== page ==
Instead of measuring the overall size of the brain as a model for intelligence, researchers have begun looking closer. Now, one area of the brain is being regarded as showing a correlation between intelligence and size: the cerebral cortex.

The cerebral cortex is home to a lot of different important processes, but overall these processes come together to form what we believe is consciousness. Thinking, creating, understanding and responding to speech are all processes found in the cerebral cortex.


Now that we have a measurement for intelligence to go off of, we can compare what very little we know about dinosaur brains to the intelligence levels of their closest family members today, birds. Birds have been unfairly referred to as less intelligent animals for a lot of human history. There is a very good chance that this assumption has been way off.

Research has shown that the number of neurons in the cerebral cortexes of birds (specifically macaws) is significant, even surpassing some primates. When ranked among other animals, birds usually come somewhere above rodents but below animals like dogs or cats.

Complex problem solving is their game, but complex emotional capacity may not be. Many believe that birds have a limited understanding of emotion and tie most of that feeling to instinctual responses. Fear, for example, is an instinctual response while love is not.


When we think about instinctual emotions, we might also look at the limbic system. The limbic system is the neural hub for basic emotional and physical satiation. It includes a few very important brain areas, like the hippocampus and amygdala.

The limbic system is also sometimes called the “lizard brain”. This comes from the belief that most reptiles’ brains are about as simple as the limbic system in ours. This makes their emotional and intellectual needs pretty basic: eating, protecting itself, and procreating.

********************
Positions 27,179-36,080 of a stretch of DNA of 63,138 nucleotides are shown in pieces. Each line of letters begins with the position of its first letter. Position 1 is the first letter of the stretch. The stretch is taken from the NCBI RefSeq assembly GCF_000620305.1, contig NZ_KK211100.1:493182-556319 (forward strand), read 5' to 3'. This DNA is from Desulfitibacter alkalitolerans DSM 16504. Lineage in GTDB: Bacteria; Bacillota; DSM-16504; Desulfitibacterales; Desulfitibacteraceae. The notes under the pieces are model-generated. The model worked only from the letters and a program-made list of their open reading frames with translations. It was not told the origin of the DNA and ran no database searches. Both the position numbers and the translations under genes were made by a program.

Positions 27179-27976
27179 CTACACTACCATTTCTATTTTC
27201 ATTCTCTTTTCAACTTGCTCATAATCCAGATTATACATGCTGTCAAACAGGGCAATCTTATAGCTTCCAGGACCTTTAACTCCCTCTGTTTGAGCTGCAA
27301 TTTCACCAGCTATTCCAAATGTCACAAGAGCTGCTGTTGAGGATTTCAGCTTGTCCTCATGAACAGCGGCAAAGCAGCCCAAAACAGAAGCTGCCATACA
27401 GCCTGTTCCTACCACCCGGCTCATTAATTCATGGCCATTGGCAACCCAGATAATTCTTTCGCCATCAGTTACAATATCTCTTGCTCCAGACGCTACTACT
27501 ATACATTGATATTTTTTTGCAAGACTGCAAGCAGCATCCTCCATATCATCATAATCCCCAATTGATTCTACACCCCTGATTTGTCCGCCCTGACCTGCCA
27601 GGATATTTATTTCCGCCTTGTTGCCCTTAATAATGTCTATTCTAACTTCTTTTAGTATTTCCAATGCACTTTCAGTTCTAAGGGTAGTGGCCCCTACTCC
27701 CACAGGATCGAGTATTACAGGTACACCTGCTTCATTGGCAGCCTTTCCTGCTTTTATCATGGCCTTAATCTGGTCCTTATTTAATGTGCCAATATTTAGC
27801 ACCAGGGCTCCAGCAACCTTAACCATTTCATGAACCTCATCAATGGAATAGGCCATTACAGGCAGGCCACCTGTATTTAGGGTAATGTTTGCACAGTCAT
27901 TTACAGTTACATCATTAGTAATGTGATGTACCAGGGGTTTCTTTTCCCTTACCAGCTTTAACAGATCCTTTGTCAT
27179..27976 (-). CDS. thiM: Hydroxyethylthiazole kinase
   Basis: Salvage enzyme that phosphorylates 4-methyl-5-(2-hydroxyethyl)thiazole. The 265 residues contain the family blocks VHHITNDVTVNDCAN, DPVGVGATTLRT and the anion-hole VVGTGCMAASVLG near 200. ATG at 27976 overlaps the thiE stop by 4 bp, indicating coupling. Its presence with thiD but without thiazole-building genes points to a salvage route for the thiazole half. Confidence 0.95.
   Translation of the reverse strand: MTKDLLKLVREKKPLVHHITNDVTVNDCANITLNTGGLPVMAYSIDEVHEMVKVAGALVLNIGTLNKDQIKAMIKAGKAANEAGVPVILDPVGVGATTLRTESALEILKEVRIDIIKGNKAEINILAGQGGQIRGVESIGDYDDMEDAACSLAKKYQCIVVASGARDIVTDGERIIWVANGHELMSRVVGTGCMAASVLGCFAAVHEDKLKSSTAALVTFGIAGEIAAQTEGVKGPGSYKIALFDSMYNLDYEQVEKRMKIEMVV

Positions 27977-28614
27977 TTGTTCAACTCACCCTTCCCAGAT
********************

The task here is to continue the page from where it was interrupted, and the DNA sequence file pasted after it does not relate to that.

As reptiles are the second closest relatives to dinosaurs on earth today, you could definitely infer that dinosaurs’ brains were not complex enough to face much more than those core, instinctual feelings.


Now we can look at what we know about the size of dinosaur’s brains. That old comparison of a dinosaur’s brain to a walnut is not without reason. The stegosaurus’ brain was actually around the size of a large nut, which is incredible in comparison to its massive body.

There are dinosaurs, like the tyrannosaurus rex, that didn’t have terribly small brains. Though, it seems to be true that theirs were smaller than most mammals of comparable size.

This does give us a lot more context for understanding the relative intelligence of dinosaurs. Like any species, intelligence is varied among the group. What we can assume, though, is that the most intelligent of the dinosaurs were probably about as intelligent as most birds today. Meaning, they probably depended mostly on instinctual emotions.


I think it’s important to point out that all animals with the proper brain structures are going to feel some kind of emotion. Birds and reptiles can feel all of those basic, instinctual feelings. So, we can imagine that dinosaurs did as well.

Though we cannot really define feelings like love or care physiologically, it’s difficult to believe that creatures who feel pain and excitation would not have any capacity for them. That gives me enough reason to believe that dinosaurs could have had even minor complex emotions.

The most important thing to remember in discussions like this is that it is just that: a discussion. Unfortunately, due to our lack of live dinosaurs to study, we will probably never know if they felt emotions for certain.

We haven’t really nailed down if modern animals feel emotions right now, so it’s a debate that will probably last forever. But I would say that if you believe that your pet parrot has emotions, you can believe that dinosaurs felt at a similar depth.

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Michael Haralson

I'm the owner of Adventure Dinosaurs website. Although I have an extensive business background, I am fascinated with dinosaurs and have been since childhood. I'm fortunate enough to have visited fossil museums in Europe (UK, Germany, and Spain), the US (California, Texas) and in Asia (China). Currently, I'm location independent with a home base in Kirkkonummi, Finland.